The Patio, the iconic Vero Beach restaurant that was closed and put up for sale in May, is under contract, local commercial realtor Billy Moss said last week.
However, Moss said he was not permitted to identify the potential buyer or publicly discuss the terms of the offer.
“I can tell you the buyer wants it to remain a restaurant, but I can’t say much more,” said Moss, a Lambert Commercial Real Estate broker who specializes in the sale and leasing of restaurants and other businesses.
“A lot of people are looking at that property, and I’ve got a waiting list if something happens and this deal doesn’t work out,” he added. “We’ve gotten more inquiries now that the vaccines are out there.”
According to Lambert Commercial’s website, the 5,145-square-foot building, which sits on a two-thirds-of-an-acre parcel at the intersection of 21st Street and 11th Avenue, is listed for $995,000.
The landmark restaurant was designed and built by Vero Beach pioneer Waldo Sexton more than 70 years ago, and for decades was a thriving eatery that attracted crowds of locals and visitors, including the Brooklyn/Los Angeles Dodgers during their annual spring-training stays here.
After years of success under different operators, the restaurant fell on hard times at the start of the Great Recession in 2008 and mostly struggled since then.
Those struggles prompted Sexton’s descendants to put The Patio on the market – for the first time – last spring, shortly after its most-recent tenant, Orlando restaurant manager Bill Brown, closed its doors in April.
“I think the run was coming to an end, anyway,” Moss said at the time, “but the coronavirus certainly didn’t help.”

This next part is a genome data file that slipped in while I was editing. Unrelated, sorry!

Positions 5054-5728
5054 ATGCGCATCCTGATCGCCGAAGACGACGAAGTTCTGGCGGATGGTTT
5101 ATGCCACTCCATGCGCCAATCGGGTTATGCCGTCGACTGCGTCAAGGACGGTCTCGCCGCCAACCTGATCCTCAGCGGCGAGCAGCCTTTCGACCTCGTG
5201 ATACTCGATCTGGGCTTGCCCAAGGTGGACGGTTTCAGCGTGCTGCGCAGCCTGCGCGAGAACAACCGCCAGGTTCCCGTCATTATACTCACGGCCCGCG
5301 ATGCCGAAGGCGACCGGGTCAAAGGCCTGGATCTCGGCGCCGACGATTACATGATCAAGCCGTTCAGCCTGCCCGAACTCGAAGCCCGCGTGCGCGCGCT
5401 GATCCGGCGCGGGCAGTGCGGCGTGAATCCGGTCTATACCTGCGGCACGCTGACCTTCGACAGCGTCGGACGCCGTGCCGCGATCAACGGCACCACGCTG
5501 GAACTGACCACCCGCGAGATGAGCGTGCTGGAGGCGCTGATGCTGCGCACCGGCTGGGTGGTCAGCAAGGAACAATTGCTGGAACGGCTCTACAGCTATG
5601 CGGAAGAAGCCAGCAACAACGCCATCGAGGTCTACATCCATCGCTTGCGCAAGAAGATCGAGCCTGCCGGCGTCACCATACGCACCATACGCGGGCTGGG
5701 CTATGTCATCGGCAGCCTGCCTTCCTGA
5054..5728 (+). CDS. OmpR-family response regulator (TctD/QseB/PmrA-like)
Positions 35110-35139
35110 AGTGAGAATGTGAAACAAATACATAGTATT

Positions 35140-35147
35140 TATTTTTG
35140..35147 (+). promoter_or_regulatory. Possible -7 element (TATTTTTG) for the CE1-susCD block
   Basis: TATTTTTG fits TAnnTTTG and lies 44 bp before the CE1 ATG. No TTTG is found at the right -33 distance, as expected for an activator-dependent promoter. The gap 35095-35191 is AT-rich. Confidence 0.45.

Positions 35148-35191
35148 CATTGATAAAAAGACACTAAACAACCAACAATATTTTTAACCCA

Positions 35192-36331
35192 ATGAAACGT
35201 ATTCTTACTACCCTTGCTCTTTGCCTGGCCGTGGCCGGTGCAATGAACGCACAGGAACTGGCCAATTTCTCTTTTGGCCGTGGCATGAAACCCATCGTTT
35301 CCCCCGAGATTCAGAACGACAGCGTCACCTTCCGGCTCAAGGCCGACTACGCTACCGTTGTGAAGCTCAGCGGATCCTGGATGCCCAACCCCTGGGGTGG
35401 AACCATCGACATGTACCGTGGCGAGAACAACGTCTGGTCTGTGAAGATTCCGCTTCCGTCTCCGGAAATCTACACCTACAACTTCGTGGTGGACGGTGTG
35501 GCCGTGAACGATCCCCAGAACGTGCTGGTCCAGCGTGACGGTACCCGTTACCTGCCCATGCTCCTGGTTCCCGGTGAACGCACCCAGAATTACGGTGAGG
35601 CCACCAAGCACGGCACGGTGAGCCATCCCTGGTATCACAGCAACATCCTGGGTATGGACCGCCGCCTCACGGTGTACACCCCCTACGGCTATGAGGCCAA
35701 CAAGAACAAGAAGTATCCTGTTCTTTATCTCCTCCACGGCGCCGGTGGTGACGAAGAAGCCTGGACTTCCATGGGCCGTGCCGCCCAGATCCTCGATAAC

Michael Sexton, Waldo’s great-grandson and president of the company that owns the now-shuttered restaurant, said in May the family preferred to lease the historic property to another restaurateur – seeking $6,500 per month in rent – but also was prepared to sell at the right price.
“The place is a part of our family’s legacy and, as much as we’d like it to remain such, it’s difficult to carry,” he said then. “So, we thought this was a good time to test the waters and try both routes – putting it up for sale or lease – and see what happens. We’ll entertain all offers we consider reasonable.”
Apparently, a potential buyer made the Sextons a reasonable offer.
“I read where a Yale professor believes we’ll see a golden age of restaurants after everyone is inoculated and the pandemic is behind us, just as we saw after the Spanish Flu of 1918,” Moss said.
“When that pandemic ended in early 1920, we had the Roaring ’20s, which saw a boom in hospitality, restaurants, nightclubs and fashion,” he added. “People had been indoors so long they couldn’t wait to go out.
“We could see it happen again when this pandemic ends.”